Tribute to Time
One of the things that Gharibian told me about when we first met was this ancient vineyard he had discovered, purchased, and slowly nursed back to life, at 1600 meters of elevation in the mountains near a remote village.
It took some time to rehabilitate the vines, and then even more time to make and age a wine that Gharibian thought was a fitting tribute to vines that might be as much as 200 years old.
“I was trying to understand from the villagers, and talking to these 80- and 90-year-old people who were telling me that this vineyard was already old when they were little kids,” says Gharibian. “I kept telling [grape geneticist] José Vouillamoz we have to find out how old they are, and he stopped me and said, ‘what does it really matter if they are 150 or 200 years old? They’re old.'”
The wine Gharibian makes from these vines is known as Yeraz, and when he finally released it last year, he commemorated the occasion by climbing Mount Ararat with a group of friends.
“It’s the same grape, Areni, that is part of our Karasi wine,” explains Gharibian, “but when they say that age has a certain wisdom with grapes, you see that in Yeraz. They are the same family, but these vines have taken a different path.”
Gharibian ferments the fruit in concrete and then ages it in amphora, with a small portion aged in large oak casks, “Just to work on the tannins,” he says. “The wine ends up completely different.”
The wine ages for quite some time in amphora, and then longer in the bottle. The currently released vintage is 2016.
The Pull of Armenia
When I first met Gharibian, he was a fashion executive, living and working in Milan, and then jetting over to Armenia when he could find the time. But in the past 8 years, things have shifted for him.
“My fashion business was becoming not so exciting anymore,” admits Gharibian. “Even though the wine was financed by the fashion, wine was giving me much more satisfaction, and taking all my energy and thinking. I’ve realized in the last 2 years that I am spending more time in Armenia and traveling for wine than I am spending in Italy. So now I am building a house in the vineyard. My wife is certain that in a few years I will be here full time. As more time passes, Armenia becomes more important to me.”
Recent events have brought clarity and pain to that realization for Gharibian. When I spoke with him, it was the one-year anniversary of the death of several people related to his winery staff in the ongoing border conflict with Azerbaijan.
“Personally, as an Armenian, I am hurt by this conflict as you cannot imagine,” says Gharibian. “We are a peaceful people who have lived here for millennia. Everyone knows we are the native people of this region. But we continue to be peaceful and we continue to lose territory. The tragedy is that no one knows about Armenians. But one thing I know is that we shouldn’t cry about the past. We should get more organized, focus, create a good economy in Armenia, good education for the next generation, and keep remaining Armenians.”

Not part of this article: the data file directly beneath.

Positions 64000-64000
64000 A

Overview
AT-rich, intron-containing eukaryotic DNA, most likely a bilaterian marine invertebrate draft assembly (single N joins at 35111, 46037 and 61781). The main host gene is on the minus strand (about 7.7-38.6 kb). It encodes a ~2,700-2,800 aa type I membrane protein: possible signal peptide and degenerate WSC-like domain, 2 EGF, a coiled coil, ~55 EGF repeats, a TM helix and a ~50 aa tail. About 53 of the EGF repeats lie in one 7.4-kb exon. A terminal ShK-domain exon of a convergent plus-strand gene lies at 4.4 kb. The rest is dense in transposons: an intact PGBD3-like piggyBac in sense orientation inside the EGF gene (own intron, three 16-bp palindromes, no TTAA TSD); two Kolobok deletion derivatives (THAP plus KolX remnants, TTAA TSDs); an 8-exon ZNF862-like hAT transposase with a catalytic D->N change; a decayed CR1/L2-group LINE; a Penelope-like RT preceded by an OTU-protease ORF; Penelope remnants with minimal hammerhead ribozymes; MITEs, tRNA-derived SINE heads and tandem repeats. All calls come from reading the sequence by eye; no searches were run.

Garibian, thus far, seems to be doing far more than his part to make that happen. While Zorah has been joined by several other high-profile winemaking ventures, all seeking to raise the profile of Armenian wine globally, Zorah remains at the pinnacle of both quality and passion when it comes to Armenian wine.
These incredibly impressive wines represent a kind of frontier in the world of wine, one that rewards the most intrepid of wine lovers with simultaneously a taste of the past, and a vision of the future. I cannot recommend them highly enough.
2019 Zorah “Heritage” Chilar, Armenia
Light gold in the glass, this wine smells of peach and banana and a touch of pastry cream. In the mouth, it is quite creamy, and a bit weighty on the palate, with flavors of tropical fruits like Jackfruit and Cherimoya, and a hint of peach, and perhaps not quite enough acidity to make it truly lively. But it’s always fun to try wines made from grapes that most people haven’t heard of or tasted. Made from 100% Chilar, an indigenous Armenian grape. 13.5% alcohol. Score: between 8 and 8.5. Cost: $75. click to buy.
2019 Zorah “Voski” White Blend, Armenia
Light straw in color, this wine smells of Asian pears and white flowers, and unripe apples. In the mouth, silky flavors of apple, pastry cream, white flowers, and a hint of grapefruit have a nice bright briskness thanks to excellent acidity and a nice rich complexity. Quite pretty. A blend of 50% Voskehat and 50% Garandmak. 13% alcohol. Score: around 9. Cost: $40. click to buy.
2019 Zorah “Karasi” Areni Noir, Armenia
Dark garnet in color, this wine has a spicy aroma of mulberries, blackberries, and a touch of incense. In the mouth, perfumed fruit flavors of blackberry, blueberry, and mulberry swirl with floral notes and a touch of dried herbs. Silky but with excellent acidity. Alluring. Grown at 4600 feet above sea level. 14% alcohol. Score: around 9. Cost: $39. click to buy.
2014 Zorah “Yeraz” Areni Noir, Armenia
Medium ruby in the glass, this wine smells of red apple skin and mulling spices. In the mouth, silky flavors of red apple skin, dried berries, dried flowers, and hints of stone fruit are gorgeously wrapped in a gauzy, wispy haze of tannins that just barely tickle the palate. Lovely. 13% alcohol. Score: between 9 and 9.5. Cost: $135. click to buy.
Images courtesy of Zorah Wines.